We all know that the Main Street in Plovdiv is the longest pedestrian street in Europe with its 1750-meter non-motorway route. And while walking on it is a must at any visit under the hills, the shorter sections are often forgotten, and sometimes they hide as much beauty and history.
Starting the tour from the Post Office, just a few meters below, just outside the Municipal Building, here is one of the examples of a short intersection, which is filled however with architectural jewels, memories of the past and interesting places. Gurko Street in the center houses a lot of urban history. Once starting from the garden behind the Municipality and ending up with the Catholic Church, today it is much shorter due to the formation of Stefan Stambolov Square, the tunnel drilling and the construction of Tsar Boris III Obedinitel Boulevard. Although not so well known for its name and impressive for its length, Gurko Street boasts one of the most valuable historical landmarks in the city under the hills - the ancient Roman Forum and the Odeon. Be sure to take the time to stroll on it, sit down for coffee, or dine at one of the establishments, because the atmosphere there is a lot like the little Italian streets full of life and silence all day and late into the evening.
A little further down, from the stairs of Kamenitsa, begins the second straight line, only a few meters long. 11 Avgust is more popular with the locals of Plovdiv as the Italian street, because in the 1980s it had numerous pizzerias. Today, in fact, its beginning also marks the location of a popular brand for the preparation of Italian specialties. Unfortunately, there are no other establishments anymore, and the passage is mostly used by people in a hurry, who want to shorten a few steps on their way to the Dzhumaya or Old Plovdiv.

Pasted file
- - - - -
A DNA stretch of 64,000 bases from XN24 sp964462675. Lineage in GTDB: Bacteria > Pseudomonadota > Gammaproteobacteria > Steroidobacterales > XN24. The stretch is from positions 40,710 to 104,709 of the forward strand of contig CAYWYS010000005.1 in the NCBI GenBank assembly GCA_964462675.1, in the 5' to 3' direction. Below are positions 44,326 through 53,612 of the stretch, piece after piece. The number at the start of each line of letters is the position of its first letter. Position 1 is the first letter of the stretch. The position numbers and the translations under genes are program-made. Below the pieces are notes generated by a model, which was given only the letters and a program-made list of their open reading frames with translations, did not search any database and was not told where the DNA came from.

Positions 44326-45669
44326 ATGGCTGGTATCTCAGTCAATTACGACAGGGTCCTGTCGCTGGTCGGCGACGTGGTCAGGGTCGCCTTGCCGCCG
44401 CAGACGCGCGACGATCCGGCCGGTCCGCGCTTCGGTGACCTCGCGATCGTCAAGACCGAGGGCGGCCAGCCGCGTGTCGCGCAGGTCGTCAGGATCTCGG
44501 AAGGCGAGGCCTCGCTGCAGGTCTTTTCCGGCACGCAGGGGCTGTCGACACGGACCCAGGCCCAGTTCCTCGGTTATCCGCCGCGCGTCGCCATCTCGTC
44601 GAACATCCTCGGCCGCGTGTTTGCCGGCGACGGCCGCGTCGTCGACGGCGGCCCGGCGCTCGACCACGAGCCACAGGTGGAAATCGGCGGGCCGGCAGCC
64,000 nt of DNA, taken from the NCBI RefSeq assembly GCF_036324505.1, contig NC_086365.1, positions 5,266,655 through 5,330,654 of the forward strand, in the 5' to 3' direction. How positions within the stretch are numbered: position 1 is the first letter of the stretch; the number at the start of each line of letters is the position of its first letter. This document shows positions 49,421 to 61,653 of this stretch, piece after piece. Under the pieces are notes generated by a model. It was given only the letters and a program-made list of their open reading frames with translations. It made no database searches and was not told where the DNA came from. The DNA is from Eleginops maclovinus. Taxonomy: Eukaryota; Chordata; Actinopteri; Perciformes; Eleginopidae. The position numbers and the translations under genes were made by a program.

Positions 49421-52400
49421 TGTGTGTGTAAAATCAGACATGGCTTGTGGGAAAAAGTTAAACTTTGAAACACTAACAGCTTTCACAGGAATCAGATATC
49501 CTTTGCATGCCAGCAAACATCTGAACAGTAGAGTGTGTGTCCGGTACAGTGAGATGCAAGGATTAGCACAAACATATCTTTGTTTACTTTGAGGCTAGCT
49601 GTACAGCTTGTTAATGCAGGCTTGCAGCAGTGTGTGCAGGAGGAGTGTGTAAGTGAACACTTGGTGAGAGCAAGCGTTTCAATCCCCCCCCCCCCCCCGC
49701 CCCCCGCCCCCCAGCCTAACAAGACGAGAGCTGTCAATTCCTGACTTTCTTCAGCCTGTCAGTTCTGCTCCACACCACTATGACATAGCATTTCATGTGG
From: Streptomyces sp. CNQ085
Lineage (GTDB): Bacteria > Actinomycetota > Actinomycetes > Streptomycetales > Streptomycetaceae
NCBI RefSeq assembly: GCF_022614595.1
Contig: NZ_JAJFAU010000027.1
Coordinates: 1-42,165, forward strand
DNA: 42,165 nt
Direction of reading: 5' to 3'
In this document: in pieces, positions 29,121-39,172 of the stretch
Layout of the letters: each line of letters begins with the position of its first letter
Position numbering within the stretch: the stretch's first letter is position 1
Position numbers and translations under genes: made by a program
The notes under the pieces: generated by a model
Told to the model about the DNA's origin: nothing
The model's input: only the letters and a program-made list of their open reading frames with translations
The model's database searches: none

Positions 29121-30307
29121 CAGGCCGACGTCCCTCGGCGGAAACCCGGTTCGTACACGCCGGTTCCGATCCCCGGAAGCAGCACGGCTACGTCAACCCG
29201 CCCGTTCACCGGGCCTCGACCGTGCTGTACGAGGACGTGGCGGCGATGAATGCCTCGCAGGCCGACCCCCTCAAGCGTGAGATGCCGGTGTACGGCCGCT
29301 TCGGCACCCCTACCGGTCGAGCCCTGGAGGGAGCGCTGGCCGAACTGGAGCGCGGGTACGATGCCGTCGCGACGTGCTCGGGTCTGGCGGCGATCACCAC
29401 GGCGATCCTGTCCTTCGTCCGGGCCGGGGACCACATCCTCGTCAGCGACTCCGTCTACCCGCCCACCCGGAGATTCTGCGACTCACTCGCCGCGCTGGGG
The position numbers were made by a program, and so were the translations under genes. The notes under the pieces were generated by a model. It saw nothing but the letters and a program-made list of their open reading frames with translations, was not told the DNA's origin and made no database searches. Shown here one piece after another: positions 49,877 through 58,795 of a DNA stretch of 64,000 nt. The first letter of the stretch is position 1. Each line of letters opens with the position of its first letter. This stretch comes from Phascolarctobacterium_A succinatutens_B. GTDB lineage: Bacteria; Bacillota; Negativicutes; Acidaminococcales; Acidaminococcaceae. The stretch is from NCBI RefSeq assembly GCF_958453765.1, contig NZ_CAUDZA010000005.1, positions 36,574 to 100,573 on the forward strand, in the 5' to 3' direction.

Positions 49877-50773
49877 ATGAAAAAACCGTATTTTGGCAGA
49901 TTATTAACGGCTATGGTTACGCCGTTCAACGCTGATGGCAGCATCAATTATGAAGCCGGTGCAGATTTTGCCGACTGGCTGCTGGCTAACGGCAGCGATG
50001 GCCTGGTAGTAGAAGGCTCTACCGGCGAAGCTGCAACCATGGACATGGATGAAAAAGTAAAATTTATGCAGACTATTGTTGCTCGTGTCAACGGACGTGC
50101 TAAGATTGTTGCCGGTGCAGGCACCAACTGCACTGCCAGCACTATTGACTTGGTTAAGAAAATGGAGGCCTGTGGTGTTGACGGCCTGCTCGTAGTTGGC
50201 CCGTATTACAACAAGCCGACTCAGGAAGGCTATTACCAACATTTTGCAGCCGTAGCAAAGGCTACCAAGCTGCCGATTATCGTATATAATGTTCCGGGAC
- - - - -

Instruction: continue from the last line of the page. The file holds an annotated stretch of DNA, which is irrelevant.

The next mini street is located across the central boulevard and on the side of Monday Market. Saedinena Bulgaria divides the Three Hills from the excavations to Monday Market and - in some way - connects the Monday Market square to the south tunnel entrance. Much of it has been dug. At both ends, until Monday Market and the Tunnel, a paved road has remained, as well as part of the sidewalk. The street that used to be in the heart of the city today is just a dead-end parking lot. Many of the houses have been demolished and only 4-5 buildings remain. Some of them were destroyed in the beginning of socialism during the construction of today's Tsar Boris Blvd and the Tunnel, while others were destroyed in the 70's and 80's, during the construction of the unfinished and subsequently destroyed Archeological Museum, where the present a huge hole under the Three Hills emerged.
Nestled at the foot of Sahat Tepe, Burago Street begins with the ruined stone steps and ends at No.8 with no exit. Its biggest landmark is the only Seventh-day Adventist church in Plovdiv. It is the largest and most maintained building on it. The street is no more than a hundred steps, with a total of about 15 buildings on both sides.
The last few meters of our short walk along the shortest central streets of Plovdiv belong to the Atanas Samokovetsa in Kapana. It was named after the first mayor of the city since the Liberation and is almost as long as his term. The prominent Abadzhi trader resigned. He estimated that he could not cope with the mayor's obligations. People rarely go down the street. Today, the closest memory of the craft of Atanas Samokovetsa is one of the oldest shops in the neighborhood.
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